Saudi Arabia’s Algosaibi Offers New $5.9 Billion Debt Deal

Ahmad Hamad Algosaibi & Brothers Co. is offering to guarantee banks at least a 20 percent payment on $5.9 billion of debt as it seeks to end a dispute with creditors after the Middle East’s largest default.

The Saudi Arabian company proposed to pay 10 cents on the dollar using cash from a share portfolio and will pledge its real estate assets to guarantee payment of an additional 10 cents in five years, according to a presentation made by chief restructuring officer Simon Charlton at a meeting today in Dubai. Depending on asset recovery and litigation, it will also pay up to an additional 30 cents, with gains above that level shared between the company and creditors.

Algosaibi and billionaire Maan al-Sanea’s Saad Group defaulted on at least $15.7 billion in 2009 as the global economic crisis froze credit markets and asset prices slumped. The two family holding companies, related by marital ties, have been locked in legal disputes ever since. Today’s offer is less favorable than one rejected by lenders in December 2009.

“The alternatives to a consensual agreement and approach to the Saudi Arabian authorities is most likely years of litigation and uncertainty through enforcement courts, dealing with the Royal Order freezing assets and then the appointment of a liquidator to sell assets at depressed fire sale values,” Charlton said in an interview today.

Any proposal is subject to Saudi Arabia lifting a freeze on the company’s assets in the kingdom, he said.

Asset Recovery

The company is counting on asset recovery through lawsuits and litigation to make creditor payments after the first 20 cents, according to the presentation. Algosaibi has claims for $600 million to $1.4 billion of assets held by courts in the Cayman Islands, while in Saudi Arabia the company has started cases against Samba Financial Group and SABB to recover shares worth a combined 3 billion riyals ($800 million) seized in August 2010 to cover loans. Spokesmen for Samba and SABB weren’t immediately available to comment.

Algosaibi has also started three cases against al-Sanea alleging fraud worth a total of 15.8 billion riyals, according to the presentation. Al-Sanea denies all Algosaibi’s allegations.

“There are real substantive assets in play here that can increase the return to creditors,” Charlton said. “If we are successful in just one third of the claims brought, the return will rise to 40 cents on the dollar and at a 55 percent success rate the return rises to 60 cents.”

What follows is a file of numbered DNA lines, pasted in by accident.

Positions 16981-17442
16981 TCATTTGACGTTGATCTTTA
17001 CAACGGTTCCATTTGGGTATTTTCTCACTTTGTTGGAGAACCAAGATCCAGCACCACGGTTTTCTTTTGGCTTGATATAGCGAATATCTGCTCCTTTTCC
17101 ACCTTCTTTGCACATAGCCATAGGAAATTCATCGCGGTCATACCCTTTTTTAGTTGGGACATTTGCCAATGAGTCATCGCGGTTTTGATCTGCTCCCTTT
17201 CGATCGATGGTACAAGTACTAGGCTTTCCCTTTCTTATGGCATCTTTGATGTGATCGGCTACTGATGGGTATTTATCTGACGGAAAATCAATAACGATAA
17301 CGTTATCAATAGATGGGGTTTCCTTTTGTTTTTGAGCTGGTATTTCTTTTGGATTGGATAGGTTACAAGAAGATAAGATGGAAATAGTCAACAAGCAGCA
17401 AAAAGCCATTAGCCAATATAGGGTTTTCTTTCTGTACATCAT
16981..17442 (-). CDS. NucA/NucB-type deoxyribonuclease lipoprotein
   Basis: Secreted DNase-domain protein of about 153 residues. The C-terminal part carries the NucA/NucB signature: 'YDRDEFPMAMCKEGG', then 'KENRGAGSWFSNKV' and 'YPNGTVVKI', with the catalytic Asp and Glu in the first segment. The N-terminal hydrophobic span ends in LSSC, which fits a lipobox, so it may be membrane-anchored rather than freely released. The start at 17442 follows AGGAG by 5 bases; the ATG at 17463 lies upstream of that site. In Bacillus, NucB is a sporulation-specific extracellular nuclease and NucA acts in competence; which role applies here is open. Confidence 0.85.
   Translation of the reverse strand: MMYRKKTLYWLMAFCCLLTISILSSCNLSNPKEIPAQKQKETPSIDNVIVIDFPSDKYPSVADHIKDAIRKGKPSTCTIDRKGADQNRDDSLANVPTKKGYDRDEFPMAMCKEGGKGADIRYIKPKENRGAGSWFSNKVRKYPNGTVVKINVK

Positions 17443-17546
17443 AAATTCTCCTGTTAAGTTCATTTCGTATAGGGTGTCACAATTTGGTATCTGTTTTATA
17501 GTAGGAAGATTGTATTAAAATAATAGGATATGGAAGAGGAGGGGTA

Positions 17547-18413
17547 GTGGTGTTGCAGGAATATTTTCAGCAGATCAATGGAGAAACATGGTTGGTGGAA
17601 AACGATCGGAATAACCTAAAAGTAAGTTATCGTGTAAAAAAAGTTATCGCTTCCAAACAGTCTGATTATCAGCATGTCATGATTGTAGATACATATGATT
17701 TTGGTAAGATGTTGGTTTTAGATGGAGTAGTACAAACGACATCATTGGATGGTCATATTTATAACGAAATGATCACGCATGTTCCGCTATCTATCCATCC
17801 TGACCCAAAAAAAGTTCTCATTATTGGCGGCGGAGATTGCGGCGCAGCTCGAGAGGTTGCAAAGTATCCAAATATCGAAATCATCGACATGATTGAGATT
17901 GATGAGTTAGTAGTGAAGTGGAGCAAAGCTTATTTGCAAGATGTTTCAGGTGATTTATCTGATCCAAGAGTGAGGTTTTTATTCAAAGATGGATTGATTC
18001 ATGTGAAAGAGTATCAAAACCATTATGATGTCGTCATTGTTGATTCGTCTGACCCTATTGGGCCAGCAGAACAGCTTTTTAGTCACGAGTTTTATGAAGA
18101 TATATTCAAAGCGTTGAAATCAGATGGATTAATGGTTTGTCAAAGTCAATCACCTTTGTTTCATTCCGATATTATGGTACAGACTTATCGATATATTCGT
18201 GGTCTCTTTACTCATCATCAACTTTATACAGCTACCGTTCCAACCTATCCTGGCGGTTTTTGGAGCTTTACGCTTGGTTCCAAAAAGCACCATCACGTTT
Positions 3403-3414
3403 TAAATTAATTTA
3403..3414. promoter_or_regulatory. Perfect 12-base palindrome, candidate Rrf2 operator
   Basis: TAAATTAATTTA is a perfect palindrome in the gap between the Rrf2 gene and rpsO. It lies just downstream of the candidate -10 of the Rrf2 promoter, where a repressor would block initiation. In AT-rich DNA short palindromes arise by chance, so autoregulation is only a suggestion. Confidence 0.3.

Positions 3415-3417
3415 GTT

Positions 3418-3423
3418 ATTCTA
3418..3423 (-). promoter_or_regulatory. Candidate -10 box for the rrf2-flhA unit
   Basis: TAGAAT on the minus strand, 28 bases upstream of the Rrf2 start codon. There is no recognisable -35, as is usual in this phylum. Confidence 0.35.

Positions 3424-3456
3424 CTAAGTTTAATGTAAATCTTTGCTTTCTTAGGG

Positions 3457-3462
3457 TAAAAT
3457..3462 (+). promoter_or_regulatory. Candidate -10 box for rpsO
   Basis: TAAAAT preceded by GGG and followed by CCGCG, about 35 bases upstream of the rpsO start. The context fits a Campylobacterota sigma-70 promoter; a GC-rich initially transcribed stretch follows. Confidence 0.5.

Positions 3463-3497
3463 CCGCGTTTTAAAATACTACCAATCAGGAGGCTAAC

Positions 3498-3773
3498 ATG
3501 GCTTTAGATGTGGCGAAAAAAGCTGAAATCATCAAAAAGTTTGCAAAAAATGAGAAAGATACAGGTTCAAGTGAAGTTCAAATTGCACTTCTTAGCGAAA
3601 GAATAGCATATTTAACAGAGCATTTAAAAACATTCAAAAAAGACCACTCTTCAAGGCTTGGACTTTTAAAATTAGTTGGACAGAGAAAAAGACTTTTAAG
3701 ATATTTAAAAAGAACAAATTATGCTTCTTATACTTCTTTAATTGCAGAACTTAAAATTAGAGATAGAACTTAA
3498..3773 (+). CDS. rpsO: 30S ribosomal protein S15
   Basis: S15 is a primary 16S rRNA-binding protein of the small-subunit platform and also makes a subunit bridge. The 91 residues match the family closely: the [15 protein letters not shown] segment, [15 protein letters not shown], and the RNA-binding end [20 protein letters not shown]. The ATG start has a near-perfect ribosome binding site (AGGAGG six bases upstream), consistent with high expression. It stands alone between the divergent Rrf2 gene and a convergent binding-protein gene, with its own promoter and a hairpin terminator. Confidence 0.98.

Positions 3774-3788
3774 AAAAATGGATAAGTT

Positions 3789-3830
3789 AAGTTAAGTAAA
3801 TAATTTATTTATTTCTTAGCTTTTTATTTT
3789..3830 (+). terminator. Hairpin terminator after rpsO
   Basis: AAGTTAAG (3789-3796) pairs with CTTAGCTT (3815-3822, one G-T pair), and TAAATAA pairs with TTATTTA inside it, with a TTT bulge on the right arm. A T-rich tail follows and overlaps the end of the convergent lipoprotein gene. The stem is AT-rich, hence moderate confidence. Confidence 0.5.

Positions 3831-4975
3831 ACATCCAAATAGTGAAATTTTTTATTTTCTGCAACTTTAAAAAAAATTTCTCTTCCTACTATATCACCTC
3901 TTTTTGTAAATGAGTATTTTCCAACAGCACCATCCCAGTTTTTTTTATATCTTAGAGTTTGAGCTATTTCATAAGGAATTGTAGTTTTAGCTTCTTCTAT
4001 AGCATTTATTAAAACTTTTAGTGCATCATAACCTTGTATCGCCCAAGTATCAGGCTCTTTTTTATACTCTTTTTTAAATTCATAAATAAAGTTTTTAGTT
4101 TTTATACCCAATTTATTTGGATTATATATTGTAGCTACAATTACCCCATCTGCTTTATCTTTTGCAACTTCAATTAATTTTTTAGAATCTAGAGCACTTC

Saudi Banks

Lenders filed about 22 billion riyals of claims for unpaid loans in countries including the U.S., U.K. and Saudi Arabia, according to estimates by Algosaibi, which operates in industries from construction to finance.

More than 60 out of 85 creditors, including Standard Chartered Plc, JPMorgan Chase & Co. and U.S. hedge fund Fortress Investment Group LLC, attended today’s meeting. Saudi Arabian banks, which hold about one third of the total debt, rejected an invitation to attend. Some banks in the Kingdom have seized Algosaibi assets, while others are taking legal action as they seek to recover debts.

“We believe that their attempts to obtain final judgements and then enforce those judgements will fail and at that point we hope that they will join these discussions,” Charlton said.

Bank Recovery

Units of Algosaibi and Saad borrowed from lenders to finance investment and expansion into real estate. One-third of the debt is owed to Saudi Arabian banks including Al Rajhi Bank and Saudi Investment Bank, another third to Middle Eastern lenders and the remainder was borrowed from global banks.

The December 2009 offer included a pledge of 3 billion riyals in securities and a further 3 billion riyals in securities, property and cash over five years based on assets worth about 10 billion riyals, according to documents filed in a Cayman Islands court in November 2010 and shown by Charlton to Bloomberg News in March. Today’s offer is less favorable because asset values have declined, he said.

The company hired Charlton, former head of forensic services in the Middle East for Deloitte LLP, and Ben Jones, also from Deloitte, as chief financial officer last June.

“The family is genuine in its desire to settle with its creditors in as fair and expedient manner as is possible,” Charlton said. “This proposal is a genuine one and one, which we believe is likely to lead to the highest return to creditors.”

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